One of the most significant--and often overlooked--trends impacting companies today is the growing number of remote workers. According to the latest research from SHRM (Society for Human Resource Management), nearly half (46 percent, to be exact) of all organizations allow at least some percentage of their employees to work remotely.
Business owners opt for virtual offices for a variety of reasons, but the fact remains that telecommuting is not a passing fad. And, at the same time the workforce is expanding outside the traditional office walls, the need to collaborate is growing. Beyond equipping remote employees with dedicated office lines and business email accounts, many organizations give little thought to collaboration. When this happens, email often becomes the go-to choice for sharing Excel spreadsheets, Word documents, PowerPoint presentations and other files, which can lead to a variety of issues that we’re all too familiar with.
To prevent these costly and often frustrating mishaps, more and more companies are turning to the cloud for assistance and using file, sync and share apps to gain the functionality and efficiencies they seek. However, among the dozens of services available today, there is a wide spectrum of features and functions to choose from, and many of these apps are sold direct, bypassing the channel partner altogether.
That said, if you’re not actively engaging your clients about their collaboration needs, odds are someone else is--or they are purchasing the solution directly. If you are currently selling collaboration solutions as part of your services portfolio, that’s fantastic, as it’s a growing need in the market.
Regardless of where you sit--actively selling or wanting to sell--here are four must-have features for selecting a cloud collaboration solution that meets the needs of your customers:
When you think about the sensitive information that’s shared among collaborators, it only makes sense that these files require the same protection you’d use for safeguarding your clients’ off-site backups. Before selecting/recommending a collaboration solution, be sure the provider is compliant with industry regulations (such as HIPAA and PCI DSS) and that its application resides in a cloud data center that meets the highest audit standards (such as SSAE 16).
One of the primary ways remote workers use file, sync and share tools is by emailing/texting links to other group members. Three security features solution providers should look for in an enterprise-grade solution are the ability to password-protect links (including two-factor authentication) and the ability to set an “expiration date” on the link, as well as the ability to remotely wipe data.
One additional security layer included in an enterprise-level cloud collaboration solution is granular sharing permissions, a feature that allows content creators and administrators to designate who within the group can create, view (that is, read only), update, delete and share the content with other collaborators.
2. Version Control
One of the biggest challenges remote workers face is ensuring they’re working on the correct version of a document. Some collaboration software tools do not support real-time synchronization, which puts the burden on each worker to ensure only one member at a time is making changes to a particular file. Version control also comes into play when a user needs to revert back to a previous version of a document (such as when a proposed update is denied). Such requests may occur weeks, or even months, after a change has been made, which is well beyond what many consumer-grade collaboration services can accommodate.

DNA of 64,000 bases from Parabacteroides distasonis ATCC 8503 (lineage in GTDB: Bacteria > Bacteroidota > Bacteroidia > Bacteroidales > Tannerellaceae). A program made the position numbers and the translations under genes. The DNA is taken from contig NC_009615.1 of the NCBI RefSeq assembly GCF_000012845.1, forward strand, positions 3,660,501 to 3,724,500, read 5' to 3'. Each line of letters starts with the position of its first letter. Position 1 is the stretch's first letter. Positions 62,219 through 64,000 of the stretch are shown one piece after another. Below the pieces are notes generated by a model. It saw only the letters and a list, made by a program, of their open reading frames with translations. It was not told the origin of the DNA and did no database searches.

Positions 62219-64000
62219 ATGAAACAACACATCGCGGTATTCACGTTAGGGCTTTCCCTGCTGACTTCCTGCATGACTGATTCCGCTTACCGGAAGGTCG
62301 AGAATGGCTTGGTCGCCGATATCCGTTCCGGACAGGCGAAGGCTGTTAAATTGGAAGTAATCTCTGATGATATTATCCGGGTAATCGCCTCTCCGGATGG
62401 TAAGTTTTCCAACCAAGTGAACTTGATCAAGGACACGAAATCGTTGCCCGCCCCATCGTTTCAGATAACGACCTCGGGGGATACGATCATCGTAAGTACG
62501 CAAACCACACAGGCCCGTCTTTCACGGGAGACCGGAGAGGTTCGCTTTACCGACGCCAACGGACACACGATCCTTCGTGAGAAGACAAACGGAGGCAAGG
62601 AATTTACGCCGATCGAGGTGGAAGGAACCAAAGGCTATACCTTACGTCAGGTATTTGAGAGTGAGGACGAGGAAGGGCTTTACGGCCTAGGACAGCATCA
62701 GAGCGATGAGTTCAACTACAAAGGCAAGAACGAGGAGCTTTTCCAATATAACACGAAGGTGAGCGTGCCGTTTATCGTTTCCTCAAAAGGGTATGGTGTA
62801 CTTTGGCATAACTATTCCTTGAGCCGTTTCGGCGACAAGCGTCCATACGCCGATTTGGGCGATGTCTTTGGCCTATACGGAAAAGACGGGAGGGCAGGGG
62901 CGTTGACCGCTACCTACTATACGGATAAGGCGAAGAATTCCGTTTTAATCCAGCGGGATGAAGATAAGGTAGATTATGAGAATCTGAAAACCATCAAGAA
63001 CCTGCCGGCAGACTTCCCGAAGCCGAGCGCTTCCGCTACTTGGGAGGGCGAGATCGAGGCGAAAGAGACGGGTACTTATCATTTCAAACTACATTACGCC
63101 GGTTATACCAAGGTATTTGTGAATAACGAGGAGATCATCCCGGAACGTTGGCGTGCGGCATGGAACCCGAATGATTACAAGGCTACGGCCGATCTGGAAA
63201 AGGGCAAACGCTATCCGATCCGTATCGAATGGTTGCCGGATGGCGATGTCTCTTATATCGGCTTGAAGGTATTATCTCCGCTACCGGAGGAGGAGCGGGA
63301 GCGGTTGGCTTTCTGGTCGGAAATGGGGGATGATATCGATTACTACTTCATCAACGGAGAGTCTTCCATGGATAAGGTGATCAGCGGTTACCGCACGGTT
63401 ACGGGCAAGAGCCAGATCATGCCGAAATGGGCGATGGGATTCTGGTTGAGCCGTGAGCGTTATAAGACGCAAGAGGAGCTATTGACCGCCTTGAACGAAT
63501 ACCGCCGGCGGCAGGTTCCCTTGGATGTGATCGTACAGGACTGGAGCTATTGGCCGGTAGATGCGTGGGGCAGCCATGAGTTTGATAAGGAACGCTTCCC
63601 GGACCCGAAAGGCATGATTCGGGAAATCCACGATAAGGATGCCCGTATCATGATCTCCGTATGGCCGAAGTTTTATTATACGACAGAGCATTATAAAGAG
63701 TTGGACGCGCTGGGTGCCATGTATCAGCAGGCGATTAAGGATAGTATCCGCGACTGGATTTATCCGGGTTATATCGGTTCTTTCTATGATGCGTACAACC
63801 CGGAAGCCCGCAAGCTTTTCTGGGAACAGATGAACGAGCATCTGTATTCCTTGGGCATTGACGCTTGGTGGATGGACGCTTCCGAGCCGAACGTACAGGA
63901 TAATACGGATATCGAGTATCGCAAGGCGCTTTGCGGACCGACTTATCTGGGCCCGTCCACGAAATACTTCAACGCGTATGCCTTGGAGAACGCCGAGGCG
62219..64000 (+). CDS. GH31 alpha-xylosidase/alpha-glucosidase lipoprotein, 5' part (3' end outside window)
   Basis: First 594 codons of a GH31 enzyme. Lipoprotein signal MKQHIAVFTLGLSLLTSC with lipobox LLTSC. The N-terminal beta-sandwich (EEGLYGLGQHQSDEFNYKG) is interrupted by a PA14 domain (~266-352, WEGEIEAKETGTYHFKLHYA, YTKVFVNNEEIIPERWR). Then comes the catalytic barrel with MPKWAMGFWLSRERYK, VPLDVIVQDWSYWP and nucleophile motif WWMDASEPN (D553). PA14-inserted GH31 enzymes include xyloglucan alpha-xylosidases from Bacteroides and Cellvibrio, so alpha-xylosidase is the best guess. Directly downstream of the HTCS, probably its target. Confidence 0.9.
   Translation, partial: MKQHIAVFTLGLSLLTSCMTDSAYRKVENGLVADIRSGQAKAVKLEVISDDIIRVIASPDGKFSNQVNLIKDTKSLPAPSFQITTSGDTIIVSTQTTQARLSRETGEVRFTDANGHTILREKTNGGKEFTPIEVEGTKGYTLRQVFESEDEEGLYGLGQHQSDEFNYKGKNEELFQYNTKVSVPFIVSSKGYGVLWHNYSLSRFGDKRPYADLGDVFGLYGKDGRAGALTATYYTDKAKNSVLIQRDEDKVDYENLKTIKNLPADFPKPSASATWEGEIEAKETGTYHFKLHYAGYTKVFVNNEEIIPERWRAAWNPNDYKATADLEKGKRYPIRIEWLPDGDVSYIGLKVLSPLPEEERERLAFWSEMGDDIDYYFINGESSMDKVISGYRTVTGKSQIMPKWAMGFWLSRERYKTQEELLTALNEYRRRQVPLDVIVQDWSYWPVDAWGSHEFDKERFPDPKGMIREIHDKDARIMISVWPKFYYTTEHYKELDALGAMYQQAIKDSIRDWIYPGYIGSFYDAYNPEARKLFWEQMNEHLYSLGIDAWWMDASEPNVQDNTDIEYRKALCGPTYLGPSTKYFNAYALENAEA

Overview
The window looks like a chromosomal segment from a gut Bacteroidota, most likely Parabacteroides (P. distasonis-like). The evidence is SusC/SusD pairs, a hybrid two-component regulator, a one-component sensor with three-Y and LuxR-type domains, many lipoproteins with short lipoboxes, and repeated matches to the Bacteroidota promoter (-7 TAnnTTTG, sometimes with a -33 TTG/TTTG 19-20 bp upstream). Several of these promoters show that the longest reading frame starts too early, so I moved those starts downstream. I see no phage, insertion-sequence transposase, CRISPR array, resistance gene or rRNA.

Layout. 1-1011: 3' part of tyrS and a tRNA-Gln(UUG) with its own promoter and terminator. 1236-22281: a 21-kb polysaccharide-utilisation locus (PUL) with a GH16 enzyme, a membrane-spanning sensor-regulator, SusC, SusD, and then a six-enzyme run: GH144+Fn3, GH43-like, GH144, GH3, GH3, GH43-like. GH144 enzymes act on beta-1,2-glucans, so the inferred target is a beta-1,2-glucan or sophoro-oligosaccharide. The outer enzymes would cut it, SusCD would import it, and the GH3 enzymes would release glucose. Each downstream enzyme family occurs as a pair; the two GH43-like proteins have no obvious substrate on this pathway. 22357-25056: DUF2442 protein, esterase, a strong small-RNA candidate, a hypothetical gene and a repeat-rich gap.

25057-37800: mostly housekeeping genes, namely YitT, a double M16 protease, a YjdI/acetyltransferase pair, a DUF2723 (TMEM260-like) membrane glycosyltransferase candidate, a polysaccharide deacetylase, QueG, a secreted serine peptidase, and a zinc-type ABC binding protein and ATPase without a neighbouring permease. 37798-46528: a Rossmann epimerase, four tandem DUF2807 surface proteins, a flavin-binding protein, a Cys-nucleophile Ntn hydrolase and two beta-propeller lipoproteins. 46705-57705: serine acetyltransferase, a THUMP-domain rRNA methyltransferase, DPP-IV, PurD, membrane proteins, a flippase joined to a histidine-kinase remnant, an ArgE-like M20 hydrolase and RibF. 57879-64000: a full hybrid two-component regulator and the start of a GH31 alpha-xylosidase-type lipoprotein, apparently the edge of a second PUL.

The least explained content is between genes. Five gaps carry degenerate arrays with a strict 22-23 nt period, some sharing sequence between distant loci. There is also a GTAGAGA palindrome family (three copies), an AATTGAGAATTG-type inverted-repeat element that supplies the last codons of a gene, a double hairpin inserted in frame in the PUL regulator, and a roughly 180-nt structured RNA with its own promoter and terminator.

3. Mobile Productivity
Occurring simultaneously with the telecommunicating/virtual office trend is the BYOD trend. A growing number of workers want to use their personal mobile devices to perform their work duties, and many collaboration solutions attempt to be BYOD-friendly by offering mobile apps. The problem, however, is that the functionality of their apps is often limited, omitting key features such as document annotation and/or file editing. Selecting a collaboration solution that allows end users to edit Microsoft Office files (as well as other file types) on their mobile devices is an important differentiator IT service providers should look for in an enterprise-grade collaboration solution.
Before selecting a collaboration solution vendor partner, be sure to find out a few key details about the availability of the vendor’s cloud data center. Ideally, the provider should have multiple data centers based in different geographies that allow their services to automatically fail over from one data center to another in the event of a disaster. Additionally, the cloud provider should have an SLA that’s greater than or equal to 99.9% reliability to ensure your customers always have access to their data.
As the workplace continues to evolve and adoption of cloud and mobility solutions soar, more and more companies will embrace telecommuting and the remote office, and many will seek to expand the business. By helping your customers meet their collaboration needs with an enterprise-class file, sync and share solution, you’ll not only help them achieve new levels of productivity and efficiency, you’ll ensure their commitment to security and industry regulation compliance remains uncompromised, as well.
Neal Bradbury is VP of Channel Development and a co-founder at cloud-based backup and disaster recovery provider Intronis. Working closely with the company’s MSP partner community and alliance partners, he is responsible for generating greater business value for the company’s MSP partner community and alliance partners.